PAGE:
The HashSet<T> and SortedSet<T> classes in the System.Collections.Generic namespace define two ways of storing and iterating over a collection of objects in C#. Both classes have pros and cons, so which one should we use?

This article is going to compare and contrast the two types of collections and when it’s appropriate to use each. 

To download the source code for this article, you can visit our GitHub repository.

So without further ado, let’s get started!

What Is a HashSet in C#?

A HashSet is a collection of unique elements that uses a hash table for storage, allowing faster retrieval of elements than other collection types. Adding and removing elements to the HashSet also has constant time complexity. However, it does not maintain insertion order and cannot access elements by index.

To go into details about this collection, you can refer to this article to learn more about how HashSet works in C#.

What Is a SortedSet in C#?

A SortedSet, in C#, is a collection of unique elements sorted according to their natural ordering or a specified comparator. It allows for fast retrieval of elements and efficient operations on subsets.

One notable feature of the SortedSet is its ability to efficiently perform set operations such as union, intersection, and difference, which makes it particularly useful for tasks such as creating a list of unique elements from multiple sets.

A SortedSet does not allow null values or permit duplicate elements. Trying to add a duplicate element will not affect the set

Please refer to this article to learn more about how SortedSet works in C#.

Similarities Between a HashSet and a SortedSet

HashSet<T> and SortedSet<T> objects store unique elements because they implement the ISet<T> interface. 

Both data structures offer better performance when adding, retrieving, and searching operations than other collections, such as lists and arrays

Differences Between a HashSet and a SortedSet

HashSet and SortedSet objects use different data structures to store data.   

The HashSet<T> class uses a hash table to organize its elements. In contrast, a SortedSet<T> class uses a balanced binary tree data structure to maintain elements in a specific order. Therefore, the SortedSet<T> class has slower retrieval operations than a HashSet<T> class but can easily access elements in a specific order.

A SortedSet<T> can retrieve a subset of elements within a specific range using the SortedSet<T>.GetViewBetween(T, T) method, which is not available in the HashSet<T> class.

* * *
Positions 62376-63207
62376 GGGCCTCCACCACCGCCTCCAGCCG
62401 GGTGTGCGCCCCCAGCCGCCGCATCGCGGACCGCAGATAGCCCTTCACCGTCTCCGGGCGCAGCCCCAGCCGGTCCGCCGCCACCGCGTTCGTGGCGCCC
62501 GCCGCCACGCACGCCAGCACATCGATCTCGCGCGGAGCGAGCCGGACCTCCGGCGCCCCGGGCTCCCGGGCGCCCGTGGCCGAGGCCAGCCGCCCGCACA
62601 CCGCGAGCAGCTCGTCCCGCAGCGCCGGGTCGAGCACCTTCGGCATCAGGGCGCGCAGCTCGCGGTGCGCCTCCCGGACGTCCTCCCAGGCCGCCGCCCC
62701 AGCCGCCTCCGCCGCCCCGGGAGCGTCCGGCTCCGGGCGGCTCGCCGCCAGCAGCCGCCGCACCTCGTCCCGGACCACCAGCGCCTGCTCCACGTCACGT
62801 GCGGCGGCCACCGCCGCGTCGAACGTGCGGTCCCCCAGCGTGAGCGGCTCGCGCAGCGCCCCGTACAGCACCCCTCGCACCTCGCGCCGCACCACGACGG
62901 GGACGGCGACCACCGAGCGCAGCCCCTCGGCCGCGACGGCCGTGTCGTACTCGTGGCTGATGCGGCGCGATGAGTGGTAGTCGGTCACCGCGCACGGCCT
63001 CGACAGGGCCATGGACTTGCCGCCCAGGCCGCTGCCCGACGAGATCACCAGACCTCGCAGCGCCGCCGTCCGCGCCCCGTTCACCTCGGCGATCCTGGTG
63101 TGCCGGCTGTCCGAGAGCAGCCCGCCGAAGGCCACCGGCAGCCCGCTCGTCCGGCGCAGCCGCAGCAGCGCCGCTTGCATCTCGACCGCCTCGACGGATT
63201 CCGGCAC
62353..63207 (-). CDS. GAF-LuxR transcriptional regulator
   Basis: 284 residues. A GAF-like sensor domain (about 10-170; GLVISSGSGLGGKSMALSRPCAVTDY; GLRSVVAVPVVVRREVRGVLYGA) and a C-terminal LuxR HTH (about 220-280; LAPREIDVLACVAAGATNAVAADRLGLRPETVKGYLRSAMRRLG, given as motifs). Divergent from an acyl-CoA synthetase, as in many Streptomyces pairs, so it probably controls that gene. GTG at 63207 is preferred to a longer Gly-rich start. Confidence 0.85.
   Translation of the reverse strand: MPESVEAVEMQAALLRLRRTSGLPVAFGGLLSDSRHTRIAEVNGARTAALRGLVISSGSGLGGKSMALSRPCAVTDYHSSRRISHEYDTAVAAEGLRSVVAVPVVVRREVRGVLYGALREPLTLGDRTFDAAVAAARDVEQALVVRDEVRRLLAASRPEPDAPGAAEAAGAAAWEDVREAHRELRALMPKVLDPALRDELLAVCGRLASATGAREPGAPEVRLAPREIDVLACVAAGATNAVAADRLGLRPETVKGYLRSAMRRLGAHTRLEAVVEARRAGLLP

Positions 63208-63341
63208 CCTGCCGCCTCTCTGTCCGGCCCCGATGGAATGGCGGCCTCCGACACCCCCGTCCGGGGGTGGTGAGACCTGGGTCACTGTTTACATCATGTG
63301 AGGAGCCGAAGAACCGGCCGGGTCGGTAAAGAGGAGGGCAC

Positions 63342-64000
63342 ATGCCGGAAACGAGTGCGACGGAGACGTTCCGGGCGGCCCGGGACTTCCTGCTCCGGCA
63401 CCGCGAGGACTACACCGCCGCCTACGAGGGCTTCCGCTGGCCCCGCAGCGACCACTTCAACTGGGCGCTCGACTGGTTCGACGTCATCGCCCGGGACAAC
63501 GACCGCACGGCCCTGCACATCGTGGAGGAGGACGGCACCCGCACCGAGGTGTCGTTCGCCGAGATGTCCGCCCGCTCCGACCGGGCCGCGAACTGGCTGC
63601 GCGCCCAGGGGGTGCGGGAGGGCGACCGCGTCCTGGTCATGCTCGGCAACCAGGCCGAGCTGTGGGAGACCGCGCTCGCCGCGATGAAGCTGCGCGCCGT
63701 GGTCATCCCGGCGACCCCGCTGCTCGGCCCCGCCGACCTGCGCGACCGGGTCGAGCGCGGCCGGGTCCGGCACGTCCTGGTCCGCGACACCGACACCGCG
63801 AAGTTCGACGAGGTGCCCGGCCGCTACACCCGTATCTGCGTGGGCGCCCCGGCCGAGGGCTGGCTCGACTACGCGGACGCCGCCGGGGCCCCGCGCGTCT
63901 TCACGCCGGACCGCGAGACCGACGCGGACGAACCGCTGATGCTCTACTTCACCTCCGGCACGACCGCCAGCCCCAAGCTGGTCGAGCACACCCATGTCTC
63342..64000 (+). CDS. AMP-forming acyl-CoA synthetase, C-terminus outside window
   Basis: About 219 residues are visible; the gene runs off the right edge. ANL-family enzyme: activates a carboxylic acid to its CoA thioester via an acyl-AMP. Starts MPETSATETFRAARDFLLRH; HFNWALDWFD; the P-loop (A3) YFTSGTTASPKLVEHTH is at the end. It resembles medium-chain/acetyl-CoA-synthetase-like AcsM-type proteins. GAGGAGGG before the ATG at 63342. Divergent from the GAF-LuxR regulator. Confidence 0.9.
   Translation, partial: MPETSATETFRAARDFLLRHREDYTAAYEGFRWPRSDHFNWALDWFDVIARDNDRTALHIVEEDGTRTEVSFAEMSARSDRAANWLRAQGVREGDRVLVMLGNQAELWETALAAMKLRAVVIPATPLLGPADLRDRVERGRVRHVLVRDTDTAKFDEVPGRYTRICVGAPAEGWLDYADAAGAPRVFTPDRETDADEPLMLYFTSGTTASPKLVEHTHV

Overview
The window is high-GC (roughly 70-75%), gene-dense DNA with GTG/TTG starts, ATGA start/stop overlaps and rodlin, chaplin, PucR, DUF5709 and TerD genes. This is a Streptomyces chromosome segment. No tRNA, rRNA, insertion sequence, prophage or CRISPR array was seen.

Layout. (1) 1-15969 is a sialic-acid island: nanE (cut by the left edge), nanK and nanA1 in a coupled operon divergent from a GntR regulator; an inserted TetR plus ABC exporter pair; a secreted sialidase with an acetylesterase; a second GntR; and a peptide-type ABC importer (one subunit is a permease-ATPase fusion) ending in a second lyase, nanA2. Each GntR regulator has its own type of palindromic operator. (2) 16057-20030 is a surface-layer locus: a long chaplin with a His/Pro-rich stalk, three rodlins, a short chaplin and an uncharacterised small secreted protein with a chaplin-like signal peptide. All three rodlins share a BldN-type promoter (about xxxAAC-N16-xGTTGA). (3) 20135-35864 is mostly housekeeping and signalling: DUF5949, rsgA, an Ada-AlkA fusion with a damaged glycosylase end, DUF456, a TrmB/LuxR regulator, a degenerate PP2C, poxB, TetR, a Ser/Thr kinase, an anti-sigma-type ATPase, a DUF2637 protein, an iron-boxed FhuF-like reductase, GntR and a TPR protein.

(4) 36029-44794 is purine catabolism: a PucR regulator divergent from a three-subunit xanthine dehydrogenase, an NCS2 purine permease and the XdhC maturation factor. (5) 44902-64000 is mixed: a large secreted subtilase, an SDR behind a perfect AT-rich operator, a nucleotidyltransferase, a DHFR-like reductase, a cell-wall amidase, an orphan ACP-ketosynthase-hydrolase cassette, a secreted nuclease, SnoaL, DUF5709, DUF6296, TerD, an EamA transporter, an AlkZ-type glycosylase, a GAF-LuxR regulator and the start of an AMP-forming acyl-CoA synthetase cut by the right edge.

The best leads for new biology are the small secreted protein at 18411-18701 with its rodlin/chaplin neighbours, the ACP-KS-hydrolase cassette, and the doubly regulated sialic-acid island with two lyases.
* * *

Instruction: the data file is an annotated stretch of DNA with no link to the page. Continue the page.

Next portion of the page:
Additionally, SortedSet<T> allows us to retrieve the minimum and maximum elements through its SortedSet<T>.Max and  SortedSet<T>.Min properties, while the HashSet<T> class lacks them. It achieves this by implementing the IComparer<T> interface. 

Let’s analyze how HashSet and SortedSet objects perform theoretically and then use benchmarks to test those theories.

Big O Analysis

Big O analysis is a way of determining the efficiency and complexity of how an algorithm performs. It specifically looks at the worst-case scenario for the algorithm, as that will give the upper bound on its runtime.

So, how do HashSet and SortedSet objects perform?

We can use Big O analysis to assess how the data structures perform when handling crucial CRUD operations:

OperationHashSetSortedSet
IterationO(N)O(N)
SearchO(1)O(N)
InsertionO(1)O(Log N)
Removing ElementsO(1)O(Log N)
Enumerating Elements in Sorted OrderO(N Log N)O(N)

HashSet<T> and SortedSet<T> classes perform similarly when iterating through elements, as the operation depends on the input size, hence, has a performance of O(N).

Additionally, the HashSet<T> is faster than a SortedSet<T> when searching elements, as it has a constant time lookup performance of O(1), while the latter has O(N) performance assuming the last element is the one we are looking for. 

When adding or removing elements, the HashSet<T> class performs better than the SortedSet<T> class. The HashSet<T> class uses a hash table to organize its elements; inserting an element is an O(1) operation. On the other hand, the SortedSet<T> uses a binary tree with a Root node and a Left and Right node on every node instance. Since the SortedSet<T> class ensures that the elements are in the correct order, every insertion operation places the new element in the correct location in the set, making it an O(log N) operation.

The HashSet<T> class performs poorly when enumerating elements, as we can’t access them by their indices. We may be forced to use an enumerator or copy the object to a different collection, such as a list, to enumerate its elements, which takes O(N log N) time. On the other hand, the elements in the SortedSet<T> objects are in the correct order; hence, enumeration processes take O(N) time.

Without further ado, let’s test how these classes perform!

Performance Benchmarks

First, let’s implement a function that returns a list of integers. We are going to use it to initialize our SortedSet and HashSet objects:

private List<int> RandomInts(int size)
{
    var rand = new Random();
    var numbers = new List<int>();

    for (int i = 0; i < size - 1; i++)
    {
        numbers.Add(rand.Next());
    }

    numbers.Add(Int32.MaxValue - 1);

    return numbers;
}

Our RandomInts() method takes the number of integers to generate as its sole input. It uses the inbuilt random class to generate random numbers and inserts each value into a List<int> object before returning it. Also, we add an integer Int32.MaxValue - 1, which we are going to use later. 

Next, let’s initialize our SortedSet and HashSet objects by using our RandomInts() method:

private readonly List<int> _numList;
private readonly HashSet<int> _hashSet;
private readonly SortedSet<int> _sortedSet;
private readonly int _searchValue;

public Operations()
{
    _numList = RandomInts(1000000);
    _hashSet = InitializeIntHashSet();
    _sortedSet = InitializeIntSortedSet();
    _searchValue = Int32.MaxValue - 1;